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Summary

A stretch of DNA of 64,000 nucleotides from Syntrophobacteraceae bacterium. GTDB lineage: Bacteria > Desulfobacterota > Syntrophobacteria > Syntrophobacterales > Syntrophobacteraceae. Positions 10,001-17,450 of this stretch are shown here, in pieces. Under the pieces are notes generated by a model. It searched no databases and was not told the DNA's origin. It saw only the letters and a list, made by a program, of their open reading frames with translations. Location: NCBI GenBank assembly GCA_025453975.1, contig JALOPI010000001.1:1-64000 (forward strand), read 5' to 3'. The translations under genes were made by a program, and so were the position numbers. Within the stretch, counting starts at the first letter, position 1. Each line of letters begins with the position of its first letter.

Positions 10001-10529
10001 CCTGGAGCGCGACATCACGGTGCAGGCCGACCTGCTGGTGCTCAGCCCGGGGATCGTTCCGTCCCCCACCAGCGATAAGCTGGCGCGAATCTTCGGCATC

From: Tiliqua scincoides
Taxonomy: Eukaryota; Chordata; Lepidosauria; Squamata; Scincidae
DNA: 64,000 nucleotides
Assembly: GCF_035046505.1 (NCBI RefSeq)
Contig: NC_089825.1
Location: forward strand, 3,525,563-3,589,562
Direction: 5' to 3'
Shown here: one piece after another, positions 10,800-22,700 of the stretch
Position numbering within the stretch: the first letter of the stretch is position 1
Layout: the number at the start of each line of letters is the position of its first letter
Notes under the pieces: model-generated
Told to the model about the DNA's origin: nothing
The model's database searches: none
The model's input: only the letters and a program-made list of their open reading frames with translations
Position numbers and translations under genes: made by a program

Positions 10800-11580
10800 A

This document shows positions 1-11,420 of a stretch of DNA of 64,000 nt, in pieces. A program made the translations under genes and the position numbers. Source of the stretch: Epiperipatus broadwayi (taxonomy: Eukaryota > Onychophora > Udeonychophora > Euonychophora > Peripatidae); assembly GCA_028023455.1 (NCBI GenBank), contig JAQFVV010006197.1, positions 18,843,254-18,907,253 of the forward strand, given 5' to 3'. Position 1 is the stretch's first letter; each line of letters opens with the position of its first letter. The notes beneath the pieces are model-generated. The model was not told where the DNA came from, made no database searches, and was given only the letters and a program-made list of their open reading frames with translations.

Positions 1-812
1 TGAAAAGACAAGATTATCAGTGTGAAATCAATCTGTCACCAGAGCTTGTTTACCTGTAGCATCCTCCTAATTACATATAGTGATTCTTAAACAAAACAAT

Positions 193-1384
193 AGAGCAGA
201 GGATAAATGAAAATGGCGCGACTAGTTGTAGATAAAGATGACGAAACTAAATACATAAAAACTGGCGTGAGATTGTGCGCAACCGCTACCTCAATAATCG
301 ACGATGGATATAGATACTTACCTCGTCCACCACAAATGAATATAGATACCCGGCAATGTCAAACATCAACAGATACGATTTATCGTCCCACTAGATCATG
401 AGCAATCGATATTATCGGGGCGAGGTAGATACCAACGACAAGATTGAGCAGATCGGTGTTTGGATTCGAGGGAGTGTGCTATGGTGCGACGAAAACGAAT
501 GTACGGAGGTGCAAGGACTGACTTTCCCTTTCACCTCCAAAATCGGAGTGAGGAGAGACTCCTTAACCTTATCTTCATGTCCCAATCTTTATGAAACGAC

The effect of two environmental factors (substrate type and water velocity regime) was studied in the ontogenetic migration intensity of kaluga, Huso dauricus, a protected species in the Amur River. Early-life stages studied were: free embryos = days 0–8; larvae = days 9–49; and juveniles = days 50–66. Effect of treatments on fish migration intensity was observed in circular channels, allowing migration in an endless stream. Daily migration intensity of fish was characterized by counting the number of daily upstream or downstream fish passes past a specific site in the channel observed for 5 min every hour by vision or video camera. The hypothesis that substrate type (bare bottom or sand-small cobble) affects migration intensity was accepted, depending on the life stage. For example, the substrate type had no effect on migration intensity of days 0–6 free embryos. However, the intensity in days 7–8 free embryos and days 9–29 larvae was greater over rock substrate, while intensity in days 46–49 larvae and days 50–66 juveniles was greater when the bottom was bare. Thus, the effect of the substrate on migration varied in intensity according to the life stage, and within the larva life stage, by age. The velocity regime had a positive effect on migration intensity of free embryos, but a high velocity (mean, 29.9 cm∙s−1) delayed the resting period of day 8 free embryos and day 9–15 larvae. Free embryos and larvae in low vs fast velocities showed that they may have a drive to migrate a similar distance, and moreover, that a triggering velocity may be needed to initiate or to stop migration. The hypothesis was accepted that the rearing velocity affects migration intensity, e.g. larvae reared in still water and then placed in moving water had a compensatory migration intensity response. For population enhancement stocking of H. dauricus, the results indicate culture practices must insure that: (i) same-population individuals are mated to produce early-life stages with the correct behaviour, (ii) migrating larvae, not juveniles, should be stocked, and (iii) larvae should be released in a river reach with a bottom velocity ≥30 cm∙s−1 containing sand and small pebbles.